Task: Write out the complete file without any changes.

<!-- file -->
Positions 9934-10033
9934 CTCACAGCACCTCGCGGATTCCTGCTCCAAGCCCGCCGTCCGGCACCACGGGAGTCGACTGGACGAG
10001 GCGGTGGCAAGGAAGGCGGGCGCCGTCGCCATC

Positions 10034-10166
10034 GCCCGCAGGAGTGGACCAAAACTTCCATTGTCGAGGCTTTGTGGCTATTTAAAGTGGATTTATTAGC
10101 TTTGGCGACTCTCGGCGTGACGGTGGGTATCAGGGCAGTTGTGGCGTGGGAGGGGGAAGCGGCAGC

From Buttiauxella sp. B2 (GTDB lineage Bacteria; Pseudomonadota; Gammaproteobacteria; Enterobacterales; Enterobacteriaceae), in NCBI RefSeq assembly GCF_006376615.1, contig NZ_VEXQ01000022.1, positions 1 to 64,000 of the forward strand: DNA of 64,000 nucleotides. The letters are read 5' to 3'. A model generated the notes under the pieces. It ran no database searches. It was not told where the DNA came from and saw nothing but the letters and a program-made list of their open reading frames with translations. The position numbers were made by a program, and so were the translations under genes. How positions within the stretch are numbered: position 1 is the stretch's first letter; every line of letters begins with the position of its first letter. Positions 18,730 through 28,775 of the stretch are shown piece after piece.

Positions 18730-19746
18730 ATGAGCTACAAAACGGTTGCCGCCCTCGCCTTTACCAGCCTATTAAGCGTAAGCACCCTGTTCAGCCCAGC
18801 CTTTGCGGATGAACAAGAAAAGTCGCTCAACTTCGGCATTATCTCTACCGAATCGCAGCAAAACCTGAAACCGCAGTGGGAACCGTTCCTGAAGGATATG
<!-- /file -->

Positions 9934-10033
9934 CTCACAGCACCTCGCGGATTCCTGCTCCAAGCCCGCCGTCCGGCACCACGGGAGTCGACTGGACGAG
10001 GCGGTGGCAAGGAAGGCGGGCGCCGTCGCCATC

Positions 10034-10166
10034 GCCCGCAGGAGTGGACCAAAACTTCCATTGTCGAGGCTTTGTGGCTATTTAAAGTGGATTTATTAGC
10101 TTTGGCGACTCTCGGCGTGACGGTGGGTATCAGGGCAGTTGTGGCGTGGGAGGGGGAAGCGGCAGC

From Buttiauxella sp. B2 (GTDB lineage Bacteria; Pseudomonadota; Gammaproteobacteria; Enterobacterales; Enterobacteriaceae), in NCBI RefSeq assembly GCF_006376615.1, contig NZ_VEXQ01000022.1, positions 1 to 64,000 of the forward strand: DNA of 64,000 nucleotides. The letters are read 5' to 3'. A model generated the notes under the pieces. It ran no database searches. It was not told where the DNA came from and saw nothing but the letters and a program-made list of their open reading frames with translations. The position numbers were made by a program, and so were the translations under genes. How positions within the stretch are numbered: position 1 is the stretch's first letter; every line of letters begins with the position of its first letter. Positions 18,730 through 28,775 of the stretch are shown piece after piece.

Positions 18730-19746
18730 ATGAGCTACAAAACGGTTGCCGCCCTCGCCTTTACCAGCCTATTAAGCGTAAGCACCCTGTTCAGCCCAGC
18801 CTTTGCGGATGAACAAGAAAAGTCGCTCAACTTCGGCATTATCTCTACCGAATCGCAGCAAAACCTGAAACCGCAGTGGGAACCGTTCCTGAAGGATATG